Green Bay Packers

Should the Packers Sign Odell Beckham Jr.?

Photo Credit: Benny Sieu-USA TODAY Sports

The Green Bay Packers are in the process of rebuilding the WR room. Since trading Davante Adams to the Las Vegas Raiders and losing Marquez Valdes-Scantling in free agency to the Kansas City Chiefs, they have signed veteran Sammy Watkins and drafted Christian Watson, Romeo Doubs, and Samori Toure. And they might not be done.

According to a recent report from NFL Network’s Ian Rapoport, the Packers had considered signing Odell Beckham Jr., Julio Jones, and Jarvis Landry.

Landry has since signed with the New Orleans Saints, and I wrote before the draft about what Jones could bring to the table. Beckham is a difficult evaluation, though.

The good

Beckham might not have had the career observers expected when he entered the NFL. He set the world on fire with three incredible seasons for the New York Giants, but he is still a great talent with high-end potential. In his first three years in the league, Beckham had at least 1,300 yards and 10 touchdowns. After an injury-plagued year in 2017, he had more than 1,000 yards again in 2018, even though he only played in 12 games.

The Giants traded him to the Cleveland Browns a year later. Even though his relationship with Baker Mayfield was never great, he still had a 1,000-yard season in 2019. Things went south after that. He had two halves of seasons without great performances and some new injuries.

Beckham never will be back to his prime, but he was still an essential piece to the Los Angeles Rams’ Super Bowl run. In eight games during the regular season, Beckham had 305 yards and five touchdowns, which is more than any current Packers receiver had during the same stretch. Allen Lazard has 513 yards and eight touchdowns in 15 games as the second-most productive receiver on the team behind Adams.

Beckham still had 288 yards and two touchdowns in the playoffs, one of them in the Super Bowl. He was highly impactful, taking the pressure off of Cooper Kupp. For instance, the San Francisco 49ers couldn’t replicate the defensive gameplan they had against the Packers, which focused on stopping Adams, against Kupp because Beckham was able to punish the defense.

If the Packers sign Beckham, he would have the chance to be a truly X-type, dominant receiver – something the Packers’ roster doesn’t have. It would also be his best chance to put up big numbers to finish up the season and go back to the market in 2023 with a real shot to get another big contract.

The bad

It all sounds great until we remember Beckham tore his ACL during the Super Bowl on Feb. 13. These injuries generally make players miss around nine to 12 months in football. Beckham would be back in November in the optimistic projection, allowing him to play eight to nine games. However, he could miss even more time. For example, David Bakhtiari missed all of last season, except for a half of the Week 18 game against the Detroit Lions, with a torn ACL.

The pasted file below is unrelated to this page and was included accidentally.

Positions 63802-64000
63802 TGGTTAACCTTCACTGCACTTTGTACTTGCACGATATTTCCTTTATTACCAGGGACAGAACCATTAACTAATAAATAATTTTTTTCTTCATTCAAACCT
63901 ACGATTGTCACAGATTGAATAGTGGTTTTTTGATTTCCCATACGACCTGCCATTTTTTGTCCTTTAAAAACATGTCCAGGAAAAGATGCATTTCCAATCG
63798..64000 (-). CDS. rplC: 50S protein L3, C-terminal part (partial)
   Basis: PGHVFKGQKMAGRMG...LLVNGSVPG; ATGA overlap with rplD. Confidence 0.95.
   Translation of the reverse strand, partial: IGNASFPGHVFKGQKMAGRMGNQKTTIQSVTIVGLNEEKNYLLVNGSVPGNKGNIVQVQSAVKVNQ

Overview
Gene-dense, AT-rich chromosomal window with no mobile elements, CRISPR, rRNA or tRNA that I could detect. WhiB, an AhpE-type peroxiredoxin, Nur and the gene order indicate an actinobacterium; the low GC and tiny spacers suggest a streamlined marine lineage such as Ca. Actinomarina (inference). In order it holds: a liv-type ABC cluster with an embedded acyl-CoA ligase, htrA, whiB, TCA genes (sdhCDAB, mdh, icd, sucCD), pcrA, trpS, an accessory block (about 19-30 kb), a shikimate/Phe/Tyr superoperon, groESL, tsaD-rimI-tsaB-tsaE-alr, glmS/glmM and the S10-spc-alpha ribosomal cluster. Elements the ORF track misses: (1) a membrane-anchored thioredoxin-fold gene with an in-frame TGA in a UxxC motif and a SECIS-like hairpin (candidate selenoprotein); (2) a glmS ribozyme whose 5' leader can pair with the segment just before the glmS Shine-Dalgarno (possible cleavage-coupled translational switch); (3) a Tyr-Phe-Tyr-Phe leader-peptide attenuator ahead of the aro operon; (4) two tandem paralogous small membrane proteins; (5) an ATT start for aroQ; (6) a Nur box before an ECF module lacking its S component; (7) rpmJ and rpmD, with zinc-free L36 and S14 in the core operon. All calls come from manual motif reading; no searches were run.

Losing at least half of the season is terrible in any situation, but it’s specifically hard for the Packers right now. They need immediate contributors after losing three of their five most-productive receivers from last season. The expectation is that the rookies, especially Watson and Doubs, will get along and have more impact as the season goes on. Therefore, Beckham, or any other veteran, would be more important at the start of the season.

Another factor is the roster designation. Beckham is currently injured, so the Packers would immediately put him on the offseason PUP list, and he would count towards the 90-man roster. Then they will gradually reduce the roster before the final cuts in September. When the Packers establish the 53-man roster, Beckham would go to the in-season PUP list, making him ineligible to play for at least six weeks, but he wouldn’t count against the roster limit.

However, the Packers would need to cut a player when Beckham returns. And, if they carry seven receivers (Sammy Watkins, Allen Lazard, Randall Cobb, Amari Rodgers, and the three rookies), one of them would probably have to go. The problem is, at this point, the veterans with more than four accrued seasons (Watkins and Cobb) have their base salaries guaranteed. Brian Gutekunst would have to cut one of them anyway or decide to let one of the young guys, Amari Rodgers or Samori Toure, go through waivers, hoping to retain them on the practice squad.

The Packers would have to make all of those moves without assurances that Beckham will be in the ideal shape because serious injuries occasionally linger.

We are also not considering the cost here. The Packers wanted Beckham after the Browns released him last season, but they couldn’t offer him much more than the veteran minimum. That’s one of the reasons why he chose the Rams, who offered more bonuses and total money. The story can repeat itself this year because LA may be interested in forming a WR trio of Kupp, Beckham, and Allen Robinson.

The net value

Odell Beckham could be a WR1 during a playoff run, and that’s obviously very attractive. The Packers have had three consecutive 13-win seasons and are expected to reach the playoffs again, even though the wide receiver room has worsened. So, Beckham would come right in time when it matters most.

Conversely, Beckham would lose a big chunk of the season and come back trying to learn the playbook and get acclimated with Aaron Rodgers during essential games. That’s not a recipe for success.

Although Beckham has a track record of high-level play, and acquiring him earlier would have been smart, now it’s not the ideal moment to take that risk. The Packers should bet that the young guys will transition quickly to the pro game, and if it doesn’t trend that way through training camp, the alternative would be signing a player who could contribute right away, such as Julio Jones or Will Fuller.

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